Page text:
I think of this whenever I see MSM organizations launching their first blogs. How often do they say the new blog posts will be "held to the same standards of stories in the newspaper." I just want to scream "but they're not stories in a newspaper! They're different! They should have they're own standards!"

On the other hand, Cuban came back with a second post praising the MSM! In this case, Cuban points out that after a Mavericks game, the one place to get rich, interesting coverage the next day is not on the blogs, but in the MSM — on sites like and especialy on the Dallas Morning News website. He especially praises the Morning News for it's intensely LOCAL angles.

And those are the advantages we in the MSM have. We can go in depth. Our stuff is compelling. And we know our local scene like nobody's business.

The trick is maintaining those advantages of our traditional approach while being flexible enough to experiment with new ideas.

Back to talking about blogging

Well, a few months ago I tried to start something here with this blog, but I got a bit distracted and then had some health problems. But all this time, something's been itching at the back of my mind to get back to blogging about journalism blogging, especially writing about MSM blogs.

Things are changing fast in the MSM world. Since I last posted there have been a couple of blogging controversies and a bunch of new, interesting blogs have come online at major MSM news sites.

It seems like we need a place out here to talk about journalism blogging specifically. So I'm going to get back at it.

Monday, January 16, 2006

More blogs blooming

Here's a story from the Washingtonian about how many new blogs are springing up at the Washington Post. The story inlcudes some good inside info on how the Post manages its bloggers (pretty hands off. That's good.)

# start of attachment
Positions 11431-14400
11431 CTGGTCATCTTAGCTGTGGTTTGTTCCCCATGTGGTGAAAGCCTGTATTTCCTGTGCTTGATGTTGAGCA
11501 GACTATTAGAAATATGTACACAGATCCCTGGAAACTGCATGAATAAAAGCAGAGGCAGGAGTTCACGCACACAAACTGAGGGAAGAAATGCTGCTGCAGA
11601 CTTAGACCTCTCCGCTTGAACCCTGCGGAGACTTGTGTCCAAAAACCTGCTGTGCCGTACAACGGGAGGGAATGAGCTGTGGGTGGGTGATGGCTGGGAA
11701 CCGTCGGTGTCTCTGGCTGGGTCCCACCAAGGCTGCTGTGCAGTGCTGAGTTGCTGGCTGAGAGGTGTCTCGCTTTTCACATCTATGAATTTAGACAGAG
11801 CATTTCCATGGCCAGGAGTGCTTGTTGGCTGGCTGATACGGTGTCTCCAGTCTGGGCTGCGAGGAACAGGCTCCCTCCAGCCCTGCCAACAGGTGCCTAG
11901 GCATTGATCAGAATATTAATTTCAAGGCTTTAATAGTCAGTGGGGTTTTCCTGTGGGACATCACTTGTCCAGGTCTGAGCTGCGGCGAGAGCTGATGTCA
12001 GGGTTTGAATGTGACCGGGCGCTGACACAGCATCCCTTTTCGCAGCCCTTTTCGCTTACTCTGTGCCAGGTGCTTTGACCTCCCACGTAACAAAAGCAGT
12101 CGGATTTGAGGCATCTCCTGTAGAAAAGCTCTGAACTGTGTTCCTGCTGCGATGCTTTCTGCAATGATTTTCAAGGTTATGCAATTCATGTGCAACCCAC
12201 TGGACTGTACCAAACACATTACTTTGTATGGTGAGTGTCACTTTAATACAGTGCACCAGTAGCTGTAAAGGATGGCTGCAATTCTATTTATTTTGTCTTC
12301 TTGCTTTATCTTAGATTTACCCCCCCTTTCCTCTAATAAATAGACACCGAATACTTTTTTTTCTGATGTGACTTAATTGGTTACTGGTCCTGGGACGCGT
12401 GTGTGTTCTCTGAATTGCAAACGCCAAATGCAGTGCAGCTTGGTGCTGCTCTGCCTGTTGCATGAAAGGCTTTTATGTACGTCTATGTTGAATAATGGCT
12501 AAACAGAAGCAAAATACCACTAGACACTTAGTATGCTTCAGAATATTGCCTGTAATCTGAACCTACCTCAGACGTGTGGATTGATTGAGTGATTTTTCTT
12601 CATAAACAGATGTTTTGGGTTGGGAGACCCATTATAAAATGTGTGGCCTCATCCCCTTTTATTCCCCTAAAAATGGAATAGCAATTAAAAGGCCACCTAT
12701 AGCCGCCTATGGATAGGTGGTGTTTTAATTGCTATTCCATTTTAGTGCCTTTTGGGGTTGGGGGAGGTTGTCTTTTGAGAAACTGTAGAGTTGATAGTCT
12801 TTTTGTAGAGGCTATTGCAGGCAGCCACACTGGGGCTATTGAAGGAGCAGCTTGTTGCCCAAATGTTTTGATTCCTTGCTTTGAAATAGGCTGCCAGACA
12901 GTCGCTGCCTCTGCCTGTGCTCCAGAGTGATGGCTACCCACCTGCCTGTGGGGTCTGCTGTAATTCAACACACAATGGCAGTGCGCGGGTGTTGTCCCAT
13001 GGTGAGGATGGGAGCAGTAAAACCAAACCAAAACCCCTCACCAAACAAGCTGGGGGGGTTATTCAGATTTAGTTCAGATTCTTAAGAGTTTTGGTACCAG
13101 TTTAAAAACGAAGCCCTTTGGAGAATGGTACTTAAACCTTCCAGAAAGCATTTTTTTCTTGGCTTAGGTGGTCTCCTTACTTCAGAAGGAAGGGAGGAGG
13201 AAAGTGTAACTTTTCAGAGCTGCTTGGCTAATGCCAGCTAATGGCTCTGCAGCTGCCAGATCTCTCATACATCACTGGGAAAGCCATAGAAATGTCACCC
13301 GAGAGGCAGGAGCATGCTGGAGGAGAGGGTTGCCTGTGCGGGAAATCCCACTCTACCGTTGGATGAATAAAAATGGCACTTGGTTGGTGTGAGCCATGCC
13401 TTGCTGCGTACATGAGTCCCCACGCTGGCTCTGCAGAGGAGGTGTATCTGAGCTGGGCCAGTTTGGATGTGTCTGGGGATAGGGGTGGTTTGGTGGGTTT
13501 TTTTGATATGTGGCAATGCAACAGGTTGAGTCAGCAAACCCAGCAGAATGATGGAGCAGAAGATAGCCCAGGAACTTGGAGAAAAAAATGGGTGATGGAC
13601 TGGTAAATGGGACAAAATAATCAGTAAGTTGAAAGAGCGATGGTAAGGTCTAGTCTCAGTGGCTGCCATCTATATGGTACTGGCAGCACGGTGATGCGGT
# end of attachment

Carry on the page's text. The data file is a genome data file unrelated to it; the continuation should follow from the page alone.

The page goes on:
Friday, January 13, 2006

Is there money in blogging, part 2

Still wondering if you can make money from blogging? Well listen to this story.

A friend of mine who is a MSM blogger had TWO offers this week of work for pay as a result of their blog. The first was an offer to join a new venture by contributing one blog column a week to a new website that will have content in their specialty area. The deal was they were looking for a half-dozen bloggers to join up and offereing to split the site's advertising income 50-50. In other words, the site owners get half and the six bloggers divide the other half by six. They cautioned that this wouldn't pay much at first but they hope the money will flow more freely as the site takes off.

Then the blogger got an email from an established website, also their specialty area, offering $500 for a very short freelance story to appear on the site. The only reason this big time website owner would have ever thought to hire my friend was because the site owner was familiar with, and impressed by, their blog.

So maybe you can make money blogging?

Tuesday, January 10, 2006

CNN to advertise Anderson Cooper on blogs

Saw this on Romenesko. CNN is going to promote Anderson Cooper's new show by advertising on selected blogs including news, gossip and politics big guns Gawker, Defamer, Wonkette and Fishbowl.

Just thought I'd mention that apparently you can make money in blogging. Today it's the big guns. Maybe soon, it wil be widespread.

I've mentioned before that my colleague Mark Fisher has great wine blog at the Dayton Daily News. Well, we just learned last week that the local wine shop that bought ads on Mark's blog, Uncorked, in December just reupped for six months.

So even the "little guys" can get into the action.

Friday, January 06, 2006

The Scary side of blogging

Over at Poynter's daily blog by Jim Romenesko, the news industry's best source for news and gossip, they have the story of a memo from the editor of the Washington Times warning staffers not to blog anywhere without the paper's permission.